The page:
Why the energy technology revolution hasn’t happened

  • September 20, 2013
Why the energy technology revolution hasn’t happened

Energy technology entrepreneurs need to work more collaboratively with incumbent energy businesses, a Gates Cambridge alumnus said in a recent TEDx talk.

Energy technology entrepreneurs need to work more collaboratively with incumbent energy businesses to give them more time and resources while their new energy technologies gain traction in the marketplace, a Gates Cambridge alumnus told a recent TEDx event. 

In the talk given in Brisbane last month but just posted online this week, Rob Perrons [2001] says that the energy technology revolution has not happened because of the extreme complexity, interconnectedness and very capital-intensive nature of the energy sector.  These forces work together to create an environment in which technologies are absorbed extremely slowly, he says.  This slow pace of technological change creates a very difficult environment for entrepreneurs, he says, because technology revolutions are often driven by small firms with a fresh perspective who turn their industry upside down.

Traditional ways of funding new innovations, such as venture capital, are often ill-suited to energy technology investments because the pay-off can take 20 years or more, said Perrons, who did his PhD in Engineering at the University of Cambridge with support from a Gates Cambridge Scholarship.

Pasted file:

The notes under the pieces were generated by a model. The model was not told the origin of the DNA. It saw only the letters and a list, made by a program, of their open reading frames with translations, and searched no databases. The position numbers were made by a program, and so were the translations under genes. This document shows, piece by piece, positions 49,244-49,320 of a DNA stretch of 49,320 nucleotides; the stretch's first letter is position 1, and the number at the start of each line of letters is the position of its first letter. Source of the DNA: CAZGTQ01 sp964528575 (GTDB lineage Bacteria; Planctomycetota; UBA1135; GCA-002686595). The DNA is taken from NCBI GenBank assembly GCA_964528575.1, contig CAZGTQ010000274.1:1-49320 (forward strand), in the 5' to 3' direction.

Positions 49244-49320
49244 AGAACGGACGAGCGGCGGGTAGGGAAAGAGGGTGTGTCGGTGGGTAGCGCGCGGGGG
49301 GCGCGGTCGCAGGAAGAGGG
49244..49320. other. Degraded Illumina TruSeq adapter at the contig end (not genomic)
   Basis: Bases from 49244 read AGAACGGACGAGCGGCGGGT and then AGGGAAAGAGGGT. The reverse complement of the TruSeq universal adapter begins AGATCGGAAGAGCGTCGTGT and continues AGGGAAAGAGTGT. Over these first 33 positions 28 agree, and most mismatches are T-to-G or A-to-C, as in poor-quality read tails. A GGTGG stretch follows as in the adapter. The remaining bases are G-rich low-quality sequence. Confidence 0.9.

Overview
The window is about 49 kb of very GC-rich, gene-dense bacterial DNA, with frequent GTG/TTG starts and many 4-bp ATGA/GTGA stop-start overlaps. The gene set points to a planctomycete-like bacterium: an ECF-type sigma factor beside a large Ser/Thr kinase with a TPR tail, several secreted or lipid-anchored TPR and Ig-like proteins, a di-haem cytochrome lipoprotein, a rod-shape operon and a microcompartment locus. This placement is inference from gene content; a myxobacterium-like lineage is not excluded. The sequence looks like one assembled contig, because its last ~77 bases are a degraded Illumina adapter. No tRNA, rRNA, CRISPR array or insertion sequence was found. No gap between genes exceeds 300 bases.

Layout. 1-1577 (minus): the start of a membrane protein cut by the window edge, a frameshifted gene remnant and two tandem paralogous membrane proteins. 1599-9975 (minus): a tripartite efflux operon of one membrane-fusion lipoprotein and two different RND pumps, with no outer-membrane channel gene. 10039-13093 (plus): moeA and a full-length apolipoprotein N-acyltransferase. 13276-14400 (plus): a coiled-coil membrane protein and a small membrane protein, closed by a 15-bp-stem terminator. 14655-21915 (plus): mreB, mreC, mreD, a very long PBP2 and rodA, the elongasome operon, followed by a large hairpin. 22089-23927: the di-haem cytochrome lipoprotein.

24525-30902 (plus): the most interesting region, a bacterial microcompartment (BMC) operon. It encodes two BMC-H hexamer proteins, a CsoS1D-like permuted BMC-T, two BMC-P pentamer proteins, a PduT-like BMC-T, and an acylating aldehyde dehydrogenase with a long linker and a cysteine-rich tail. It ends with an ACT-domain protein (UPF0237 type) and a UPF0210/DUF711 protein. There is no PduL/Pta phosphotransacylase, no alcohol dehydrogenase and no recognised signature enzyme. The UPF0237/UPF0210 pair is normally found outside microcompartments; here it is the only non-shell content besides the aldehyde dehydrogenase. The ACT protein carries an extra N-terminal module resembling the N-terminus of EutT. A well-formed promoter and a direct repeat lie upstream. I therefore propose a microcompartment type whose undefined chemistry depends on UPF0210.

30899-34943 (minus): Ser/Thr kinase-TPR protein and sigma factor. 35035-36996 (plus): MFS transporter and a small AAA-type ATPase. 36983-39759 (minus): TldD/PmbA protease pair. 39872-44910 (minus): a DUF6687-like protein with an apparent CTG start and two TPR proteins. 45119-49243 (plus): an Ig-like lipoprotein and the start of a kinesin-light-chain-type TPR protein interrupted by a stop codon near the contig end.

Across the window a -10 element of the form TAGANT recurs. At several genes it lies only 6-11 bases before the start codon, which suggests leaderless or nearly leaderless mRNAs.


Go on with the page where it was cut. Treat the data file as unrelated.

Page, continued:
"And even if you are lucky enough to get that initial funding, then you have to keep the business alive over a 20-year period while your idea catches on in the industry," he added, saying that delay accounted for the high rate of failure of energy technology start-ups. 

"We need to rethink and reboot the business models that underpin these promising new energy technology concepts," he said. 

Perrons, who is currently an Associate Professor in Technology Management and Strategy at the Queensland University of Technology, called for fresh approaches and government policies that make it easier for energy technology entrepreneurs to work with traditional energy businesses, and added that this more collaborative approach could buy the entrepreneurs "time for their ideas to get traction."

Watch Rob Perrons' talk here.

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